Sunday, October 14, 2012

The Dirty Doodle: Bath Time!

This morning we had one stinky labradoodle on our hands, but Justin came to the rescue to get our furbaby squeaky clean.

She was not amused.

Keeping a dog clean is hard enough, but then add long, wavy, light colored fur, and a love for the back yard to the equation, and it goes from hard to nearly impossible! As a result, poor Sadie Lou tends to earn an all expenses paid trip to the bathtub more often than your average four-legged friend.
How dare you subject me to such nonsense!
I really don't feel sorry for her, though. I think she has it pretty darn good. When I was growing up, my family always had a large and loveable Airedale Terrier around the house. From before I was born until I turned seven, Charlie (affectionately known as Chazogalopagos Hound) reigned over the day to day functions of the Hemmingson household. After Charlie, came Michal (affectionately known as Michal'ster Our Pal'ster). Keep in mind, the awesome Airedale is a pretty big dog. The average female weighs between 40 and 45 pounds and stands about 23 inches tall, and the average male is weighs between 50-65 pounds and stands about 24 inches tall.

Charlie weighed in at 80.

Chazo and Michal'ster most often had their baths on the driveway with cold water from the hose and whatever shampoo was lying around the house. Miss Sadie Lou gets nice warm water, oatmeal shampoo, and a full body massage with her bathtime. Actually, she gets two oatmeal shampoos. With all the bunny chasing and rolling in dirt, she needs it.

She fusses and tries to jump out of the tub like any dog, but once she calms down and realizes there's no way out (mwahahahaha), she's relatively cooperative. However, she still maintains the classic "Pouty Snouter" face.
But the real challenge is when the bath is over, and the instinctive "shake, shake, shake all over the place and get everything covered in bath water and fur" takes over. On the rare occasion that Charlie got to take a bath inside the house, my dad had a very detailed system that involved the whole family: The minute he turned the water off, he threw the biggest towel we had on top of Charlie and got him as dry as he could. Then he added another towel draped over his back like a saddle, and yelled for all of us to keep any door on his path to the backyard open, as he ran with the 80-pound King of Terriers through the house, and out the back door. All before that first massive shake could drench the entire house. Charlie usually stayed out there for an hour or so, pacing back and forth in agitation and shaking water off of himself every few minutes.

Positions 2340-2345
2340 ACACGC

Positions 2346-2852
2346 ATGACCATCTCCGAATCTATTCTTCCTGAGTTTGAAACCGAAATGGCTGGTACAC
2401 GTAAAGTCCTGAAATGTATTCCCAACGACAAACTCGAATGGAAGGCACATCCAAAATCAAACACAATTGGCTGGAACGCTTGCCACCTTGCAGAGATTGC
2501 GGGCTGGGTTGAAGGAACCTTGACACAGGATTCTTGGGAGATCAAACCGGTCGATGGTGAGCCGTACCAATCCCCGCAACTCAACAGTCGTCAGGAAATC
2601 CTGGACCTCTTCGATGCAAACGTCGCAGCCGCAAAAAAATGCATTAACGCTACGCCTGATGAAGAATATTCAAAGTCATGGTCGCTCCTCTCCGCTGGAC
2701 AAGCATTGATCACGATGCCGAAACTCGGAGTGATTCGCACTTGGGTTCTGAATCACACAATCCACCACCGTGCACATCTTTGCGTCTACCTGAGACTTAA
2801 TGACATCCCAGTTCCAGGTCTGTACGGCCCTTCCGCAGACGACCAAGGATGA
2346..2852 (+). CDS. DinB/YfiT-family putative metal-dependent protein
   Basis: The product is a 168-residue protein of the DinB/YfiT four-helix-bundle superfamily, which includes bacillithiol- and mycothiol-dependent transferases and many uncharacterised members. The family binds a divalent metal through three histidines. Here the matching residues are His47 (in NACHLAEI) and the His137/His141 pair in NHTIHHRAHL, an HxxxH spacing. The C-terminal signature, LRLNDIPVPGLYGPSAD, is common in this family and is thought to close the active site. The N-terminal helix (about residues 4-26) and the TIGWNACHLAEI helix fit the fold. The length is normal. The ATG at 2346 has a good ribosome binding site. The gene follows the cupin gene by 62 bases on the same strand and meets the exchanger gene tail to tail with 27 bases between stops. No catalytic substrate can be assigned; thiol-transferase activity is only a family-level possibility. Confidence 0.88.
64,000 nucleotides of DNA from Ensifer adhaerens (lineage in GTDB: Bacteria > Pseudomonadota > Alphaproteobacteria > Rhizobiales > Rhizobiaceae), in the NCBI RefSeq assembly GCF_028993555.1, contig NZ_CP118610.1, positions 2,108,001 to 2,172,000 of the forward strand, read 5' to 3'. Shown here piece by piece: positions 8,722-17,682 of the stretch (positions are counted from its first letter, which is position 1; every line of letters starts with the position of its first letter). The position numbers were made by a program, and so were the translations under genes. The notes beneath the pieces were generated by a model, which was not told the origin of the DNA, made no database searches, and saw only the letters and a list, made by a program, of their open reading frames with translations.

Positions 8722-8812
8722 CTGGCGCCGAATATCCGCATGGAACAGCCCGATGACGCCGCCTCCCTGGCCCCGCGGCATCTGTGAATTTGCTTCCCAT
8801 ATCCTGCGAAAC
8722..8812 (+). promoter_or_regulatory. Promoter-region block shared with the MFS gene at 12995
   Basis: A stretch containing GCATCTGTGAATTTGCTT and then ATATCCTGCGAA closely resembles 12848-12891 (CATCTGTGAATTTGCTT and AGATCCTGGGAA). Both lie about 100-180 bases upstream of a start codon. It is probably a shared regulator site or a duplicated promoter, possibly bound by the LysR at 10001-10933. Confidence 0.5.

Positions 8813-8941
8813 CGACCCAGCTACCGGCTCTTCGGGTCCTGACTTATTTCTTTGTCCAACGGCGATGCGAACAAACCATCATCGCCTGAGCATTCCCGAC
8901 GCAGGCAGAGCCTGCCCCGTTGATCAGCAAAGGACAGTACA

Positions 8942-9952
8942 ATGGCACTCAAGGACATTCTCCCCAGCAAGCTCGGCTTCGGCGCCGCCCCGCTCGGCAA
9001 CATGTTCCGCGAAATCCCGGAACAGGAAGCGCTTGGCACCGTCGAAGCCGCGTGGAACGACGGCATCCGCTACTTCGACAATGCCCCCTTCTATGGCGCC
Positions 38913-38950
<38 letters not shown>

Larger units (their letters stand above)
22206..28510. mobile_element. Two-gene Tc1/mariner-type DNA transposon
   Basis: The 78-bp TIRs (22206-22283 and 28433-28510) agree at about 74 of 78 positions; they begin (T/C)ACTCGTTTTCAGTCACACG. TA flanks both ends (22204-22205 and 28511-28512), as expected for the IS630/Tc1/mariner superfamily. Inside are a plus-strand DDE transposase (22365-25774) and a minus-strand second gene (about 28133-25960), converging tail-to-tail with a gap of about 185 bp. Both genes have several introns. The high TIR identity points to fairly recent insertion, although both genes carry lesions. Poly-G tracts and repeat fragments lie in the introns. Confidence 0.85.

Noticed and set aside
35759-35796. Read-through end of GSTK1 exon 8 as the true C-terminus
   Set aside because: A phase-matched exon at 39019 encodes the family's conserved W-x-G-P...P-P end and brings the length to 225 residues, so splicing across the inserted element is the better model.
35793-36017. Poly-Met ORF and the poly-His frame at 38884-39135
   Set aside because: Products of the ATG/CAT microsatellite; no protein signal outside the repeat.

We use a modified version of this for our little fluff ball. At 16 pounds, her shakes can still destroy a whole room, so the minute the water stops running, the towel goes on. We recommend an oversized beach towel: You won't ruin your nice towels with fur and wet-dog smell, and the extra material means you can dry more dog without having to grab a new towel half-way through, risking a shake-off. We also try to keep her in the tub until she's dry enough that she won't do too much damage if she inadvertently creates a hurricane with a shake.

Are we DONE yet?
Why yes, she does look pretty irritated. Thankfully, Sadie is not a grudge holder. As soon as she's clean, dried off, and out of the bathroom, she's back to her old wiggly, cuddly self...
Until she hears the word "bath" again.

Justin, Ellie, and Sadie Lou

Do you have any great tips for getting through doggie bath time chaos-free? We'd love to try them out! Share them below!

1 comment:

  1. For my dogs, we try to dry them in a towel as best we can, then we hold them in the towel until they are a little drier (10 min?). Then just lay down the towel in an open area and encourage them to shake there, but hopefully they're not wet enough to make a spray by this point.

    ---Andrea <3